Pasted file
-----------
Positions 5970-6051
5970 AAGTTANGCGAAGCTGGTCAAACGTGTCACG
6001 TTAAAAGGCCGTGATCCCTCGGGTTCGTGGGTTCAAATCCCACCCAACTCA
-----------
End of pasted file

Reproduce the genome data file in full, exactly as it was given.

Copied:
Positions 5970-6051
5970 AAGTTANGCGAAGCTGGTCAAACGTGTCACG
6001 TTAAAAGGCCGTGATCCCTCGGGTTCGTGGGTTCAAATCCCACCCAACTCA